BMW’s all-electric i3 city car has been doing well in the U.S. recently, in both regular and range extended (REx) versions, and with a new variant for 2017 that offers up to 41 percent more range, it ought to start doing even better.
The 2017 i3 (94Ah) with a 33 kWh, 94 amp-hour battery, offers up to 114 miles of range, per EPA ratings. That’s a 41 percent boost from the 81-mile rating for previous model years. The base 2017 i3 (60Ah) also is available with the original 22 kWh 60 amp-hours battery pack.
Pricing for the 33-kWh i3, which is just hitting the market, starts at $44,595. That’s a fairly modest $1,200 hike for the increased range. The base 22-kWh2017 i3 starts at $42,395.
The range extended or REx variant hasn’t been rated yet, but should offer a comparable boost in all-electric range and a 25 percent increase in the additional range provided by its on-board generator.
Pre-2017 models of the i3 REx were rated at up to 150 miles when using the small two-cylinder range extending generator and its 1.9 gallons of available gasoline.
The i3 REx gas tank’s always had 2.4-gallon capacity, but in pre-2017 models in the U.S. was electronically limited to delivering just 1.9 gallons. That made it eligible for full federal tax-credit status as a range-extended EV, which requires more all-electric than gasoline range.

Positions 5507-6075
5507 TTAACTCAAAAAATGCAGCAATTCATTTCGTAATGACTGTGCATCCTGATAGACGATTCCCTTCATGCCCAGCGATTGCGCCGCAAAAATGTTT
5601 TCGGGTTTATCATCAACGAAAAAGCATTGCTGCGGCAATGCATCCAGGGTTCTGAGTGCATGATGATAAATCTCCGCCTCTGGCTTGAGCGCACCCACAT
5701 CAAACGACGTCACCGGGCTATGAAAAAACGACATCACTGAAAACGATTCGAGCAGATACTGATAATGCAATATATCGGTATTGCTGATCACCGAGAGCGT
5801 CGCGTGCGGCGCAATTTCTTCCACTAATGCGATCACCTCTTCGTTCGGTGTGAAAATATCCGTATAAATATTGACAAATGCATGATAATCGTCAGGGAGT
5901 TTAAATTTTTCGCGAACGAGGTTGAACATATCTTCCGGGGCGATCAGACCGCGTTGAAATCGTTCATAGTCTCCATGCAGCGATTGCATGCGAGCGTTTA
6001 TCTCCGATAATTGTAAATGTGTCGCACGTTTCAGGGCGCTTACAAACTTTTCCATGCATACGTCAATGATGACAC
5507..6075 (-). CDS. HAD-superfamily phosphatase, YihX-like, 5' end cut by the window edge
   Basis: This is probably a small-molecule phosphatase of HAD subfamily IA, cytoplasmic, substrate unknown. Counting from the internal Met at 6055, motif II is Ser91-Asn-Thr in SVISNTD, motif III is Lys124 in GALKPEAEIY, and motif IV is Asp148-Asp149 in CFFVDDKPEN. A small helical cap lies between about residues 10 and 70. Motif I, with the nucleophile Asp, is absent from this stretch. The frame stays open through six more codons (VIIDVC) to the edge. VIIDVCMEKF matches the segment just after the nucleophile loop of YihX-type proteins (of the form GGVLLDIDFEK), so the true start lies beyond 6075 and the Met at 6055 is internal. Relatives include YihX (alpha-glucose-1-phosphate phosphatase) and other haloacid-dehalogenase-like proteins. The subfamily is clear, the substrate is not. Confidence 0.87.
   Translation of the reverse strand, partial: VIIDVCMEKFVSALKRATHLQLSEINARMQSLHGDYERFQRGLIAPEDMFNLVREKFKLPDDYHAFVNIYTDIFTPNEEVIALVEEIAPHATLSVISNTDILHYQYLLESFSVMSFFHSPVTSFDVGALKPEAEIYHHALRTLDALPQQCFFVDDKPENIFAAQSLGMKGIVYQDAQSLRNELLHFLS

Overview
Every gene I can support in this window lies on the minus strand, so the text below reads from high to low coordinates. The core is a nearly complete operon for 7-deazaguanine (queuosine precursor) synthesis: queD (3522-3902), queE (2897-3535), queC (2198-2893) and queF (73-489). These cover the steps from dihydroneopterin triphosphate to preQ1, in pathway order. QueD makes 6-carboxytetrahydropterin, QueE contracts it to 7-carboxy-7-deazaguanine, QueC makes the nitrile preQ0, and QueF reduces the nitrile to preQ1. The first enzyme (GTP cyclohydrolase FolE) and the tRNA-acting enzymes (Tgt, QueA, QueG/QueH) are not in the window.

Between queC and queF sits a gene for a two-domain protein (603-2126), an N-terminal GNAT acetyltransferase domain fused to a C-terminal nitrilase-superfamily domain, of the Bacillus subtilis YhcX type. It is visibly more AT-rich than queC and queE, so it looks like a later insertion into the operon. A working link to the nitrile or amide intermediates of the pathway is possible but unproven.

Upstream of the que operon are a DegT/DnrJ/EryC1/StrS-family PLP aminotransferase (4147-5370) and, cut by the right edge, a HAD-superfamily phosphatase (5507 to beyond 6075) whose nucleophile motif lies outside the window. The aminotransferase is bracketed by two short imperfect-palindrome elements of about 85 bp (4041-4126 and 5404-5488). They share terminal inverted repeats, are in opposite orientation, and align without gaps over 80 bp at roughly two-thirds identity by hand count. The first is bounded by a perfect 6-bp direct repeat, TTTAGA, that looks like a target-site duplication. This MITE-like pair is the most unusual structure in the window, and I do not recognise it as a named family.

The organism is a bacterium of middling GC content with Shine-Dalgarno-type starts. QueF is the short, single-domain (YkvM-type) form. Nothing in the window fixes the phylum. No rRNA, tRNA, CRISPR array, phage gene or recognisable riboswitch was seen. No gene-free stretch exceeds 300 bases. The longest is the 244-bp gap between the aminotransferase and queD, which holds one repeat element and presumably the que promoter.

Because of its increased all-electric range, the 2017 i3 (94Ah) REx will let owners use the full 2.4-gallon tank. That could put combined range at close to 200 miles. Pricing for the 2017 i3 REx starts at $48,350.
The 33-kWh i3s will be offered in Protonic Blue, a color previously reserved for the plug-in hybrid i8 sports car, and will have an optional ($1,000) moonroof.
Performance is the same in both 22-kWh and 33-kWh variants, and remains unchanged from the 2016 model year: 170 horsepower, 184 lb-ft of torque and 0-60 acceleration of just a tad over 7 seconds for the battery-only models and just over 8 seconds for the range-extended model.
The 33 kWh models have 27.2 kWh of usable battery capacity, while the 22 kWh battery pack has 19 kWh of usable capacity.
BMW says it worked with its battery partner, Samsung SDI, to increase battery cell capacity for the new model without increasing the exterior dimensions of the pack. That means no loss of passenger or cargo space, which can be an issue when electric vehicle makers boost the size of the batteries in their cars. Until this development happens, sticking with either the brand new or second hand BMW that was brought through sites like autozin classifieds may seem like the reasonable option, that is unless anyone is considering upgrading their car.